Zimbabwe is still lagging behind in school enrolment for children with disabilities enrolled at Early Childhood Development an inclusive education report has revealed.
The report reveals that there is only fifteen percent of children with disabilities enrolled at ECD-A LEVEL and ONLY thirty percent at ECD-B level. Levels A classifies ages of 4-5years old and level B classifies ages 5-6years old.
The report was relased during the Inclusive Education Policy stakeholders’ consultations in Harare recently .
The stakeholders included the Ministry of Primary and Secondary education, the health department , Children of Deaf Adults (CODAs) and Disabled Persons Oerganisations (DPOs).
Inclusive education policy officer from the department of education, Mr Boora said the current enrolment statistics are a cause for concern as children are being denied their fundamental right to education.
“One of the important thematic areas in the Inclusive Education Policy is enrolment and it is embarrassing that Zimbabwe being the leader in education in Africa is trailing behind in enrolment at ECD level”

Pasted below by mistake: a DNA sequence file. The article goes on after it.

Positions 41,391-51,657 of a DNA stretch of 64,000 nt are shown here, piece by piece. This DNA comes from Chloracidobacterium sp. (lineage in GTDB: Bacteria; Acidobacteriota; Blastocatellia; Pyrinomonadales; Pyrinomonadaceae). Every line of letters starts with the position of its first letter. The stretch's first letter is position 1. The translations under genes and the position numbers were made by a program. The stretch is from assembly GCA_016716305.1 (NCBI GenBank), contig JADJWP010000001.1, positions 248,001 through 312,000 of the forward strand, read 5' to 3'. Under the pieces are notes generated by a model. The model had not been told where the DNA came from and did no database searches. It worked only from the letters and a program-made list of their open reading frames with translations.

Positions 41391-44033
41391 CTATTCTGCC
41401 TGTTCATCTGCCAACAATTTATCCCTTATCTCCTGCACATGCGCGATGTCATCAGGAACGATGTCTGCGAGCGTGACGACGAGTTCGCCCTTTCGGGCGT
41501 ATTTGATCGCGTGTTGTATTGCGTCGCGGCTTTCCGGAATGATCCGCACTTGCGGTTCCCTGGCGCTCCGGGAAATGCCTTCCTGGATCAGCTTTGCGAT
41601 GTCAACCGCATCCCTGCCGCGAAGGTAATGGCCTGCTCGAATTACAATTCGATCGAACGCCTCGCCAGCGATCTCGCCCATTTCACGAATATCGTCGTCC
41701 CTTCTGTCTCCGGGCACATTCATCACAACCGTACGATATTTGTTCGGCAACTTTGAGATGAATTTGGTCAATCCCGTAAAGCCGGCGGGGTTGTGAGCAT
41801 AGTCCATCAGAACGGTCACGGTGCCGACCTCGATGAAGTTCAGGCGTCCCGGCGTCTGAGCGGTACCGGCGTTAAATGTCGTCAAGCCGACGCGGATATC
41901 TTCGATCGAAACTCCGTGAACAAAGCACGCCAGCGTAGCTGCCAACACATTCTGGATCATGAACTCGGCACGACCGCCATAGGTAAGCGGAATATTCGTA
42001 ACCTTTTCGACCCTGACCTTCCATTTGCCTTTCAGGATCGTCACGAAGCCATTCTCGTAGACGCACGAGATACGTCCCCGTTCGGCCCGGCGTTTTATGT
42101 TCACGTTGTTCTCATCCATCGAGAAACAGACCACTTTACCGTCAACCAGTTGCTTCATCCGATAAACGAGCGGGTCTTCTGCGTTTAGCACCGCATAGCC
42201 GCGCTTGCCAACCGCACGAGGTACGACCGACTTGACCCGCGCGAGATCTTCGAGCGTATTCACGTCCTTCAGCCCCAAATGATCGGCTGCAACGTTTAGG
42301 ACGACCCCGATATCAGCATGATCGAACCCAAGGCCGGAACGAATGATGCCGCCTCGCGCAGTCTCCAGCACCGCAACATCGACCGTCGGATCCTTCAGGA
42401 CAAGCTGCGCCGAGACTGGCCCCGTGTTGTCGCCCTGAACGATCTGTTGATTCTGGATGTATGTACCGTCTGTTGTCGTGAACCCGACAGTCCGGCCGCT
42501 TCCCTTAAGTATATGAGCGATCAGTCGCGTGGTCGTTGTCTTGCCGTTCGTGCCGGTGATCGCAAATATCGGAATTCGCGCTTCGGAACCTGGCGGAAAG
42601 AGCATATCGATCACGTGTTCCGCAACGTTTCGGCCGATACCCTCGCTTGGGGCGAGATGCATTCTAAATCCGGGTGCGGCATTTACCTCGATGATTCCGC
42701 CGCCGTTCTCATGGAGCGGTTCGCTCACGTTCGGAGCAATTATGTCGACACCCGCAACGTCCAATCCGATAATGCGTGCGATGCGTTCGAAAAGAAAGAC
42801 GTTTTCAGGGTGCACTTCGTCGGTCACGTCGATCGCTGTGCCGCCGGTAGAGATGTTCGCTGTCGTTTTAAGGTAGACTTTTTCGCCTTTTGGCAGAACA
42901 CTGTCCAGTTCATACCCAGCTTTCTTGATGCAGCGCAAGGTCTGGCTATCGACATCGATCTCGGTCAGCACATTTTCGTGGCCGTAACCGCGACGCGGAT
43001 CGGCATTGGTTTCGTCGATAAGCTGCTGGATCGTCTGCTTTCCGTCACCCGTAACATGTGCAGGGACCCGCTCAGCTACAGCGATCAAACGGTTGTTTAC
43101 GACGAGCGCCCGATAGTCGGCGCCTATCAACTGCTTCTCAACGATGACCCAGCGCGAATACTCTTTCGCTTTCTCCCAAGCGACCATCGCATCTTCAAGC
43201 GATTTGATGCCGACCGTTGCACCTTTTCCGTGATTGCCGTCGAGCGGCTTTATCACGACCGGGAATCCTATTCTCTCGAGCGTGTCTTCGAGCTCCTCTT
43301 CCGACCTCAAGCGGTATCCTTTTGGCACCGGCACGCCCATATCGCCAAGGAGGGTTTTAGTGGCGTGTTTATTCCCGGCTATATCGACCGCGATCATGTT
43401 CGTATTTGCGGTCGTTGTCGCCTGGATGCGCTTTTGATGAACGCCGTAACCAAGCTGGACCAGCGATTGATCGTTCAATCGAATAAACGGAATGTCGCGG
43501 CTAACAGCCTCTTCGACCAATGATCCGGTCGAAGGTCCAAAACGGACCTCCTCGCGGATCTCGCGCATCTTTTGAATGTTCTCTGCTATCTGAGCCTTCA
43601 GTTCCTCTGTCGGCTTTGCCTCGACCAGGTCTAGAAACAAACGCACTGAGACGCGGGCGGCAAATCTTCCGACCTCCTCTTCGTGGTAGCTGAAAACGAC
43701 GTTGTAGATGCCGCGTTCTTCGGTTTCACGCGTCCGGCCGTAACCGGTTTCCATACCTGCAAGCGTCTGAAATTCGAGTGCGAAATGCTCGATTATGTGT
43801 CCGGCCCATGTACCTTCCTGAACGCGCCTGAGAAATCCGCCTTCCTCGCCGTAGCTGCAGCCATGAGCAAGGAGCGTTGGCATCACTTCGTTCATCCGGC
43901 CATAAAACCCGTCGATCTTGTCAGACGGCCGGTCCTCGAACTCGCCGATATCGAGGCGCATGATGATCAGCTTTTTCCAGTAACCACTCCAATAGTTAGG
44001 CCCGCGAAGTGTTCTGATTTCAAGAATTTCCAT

Boora said the introduction of an Inclusive Education policy was meant to ensure the full support of children with disabilities in the education system and improve learning outcomes for children with disabilities.
Parents of children with disabilities attributed the low enrolment to lack of adequate family support towards the children saying some family members regarded children with disabilities as children without a future therefore educating the child was considered a waste of time.
Another parent also noted that there was need to have more satellite schools and resource centers in order to curb the issue of long distance to schools as the stipulated 5km distance for primary schools was difficult to access for children with physical impairments.
The Zimbabwean education system adopted the principle of intergration before independence but this has largely been theoretical. The country is a signatory to international conventions such as the United Nations Convention on the Rights of the Child and the United Nations Conventions on the Rights of Persons with Disabilities which promote equal access to education by all children regardless of their age, sex , ethnic background, religion and or disability.
Additionally, Zimbabwe has supported the education of learners with special needs including children with disabilities, orphans and vulnerable children since its independence. Sadly, this has over the years been more theoretical than practical due to economic and political challenges.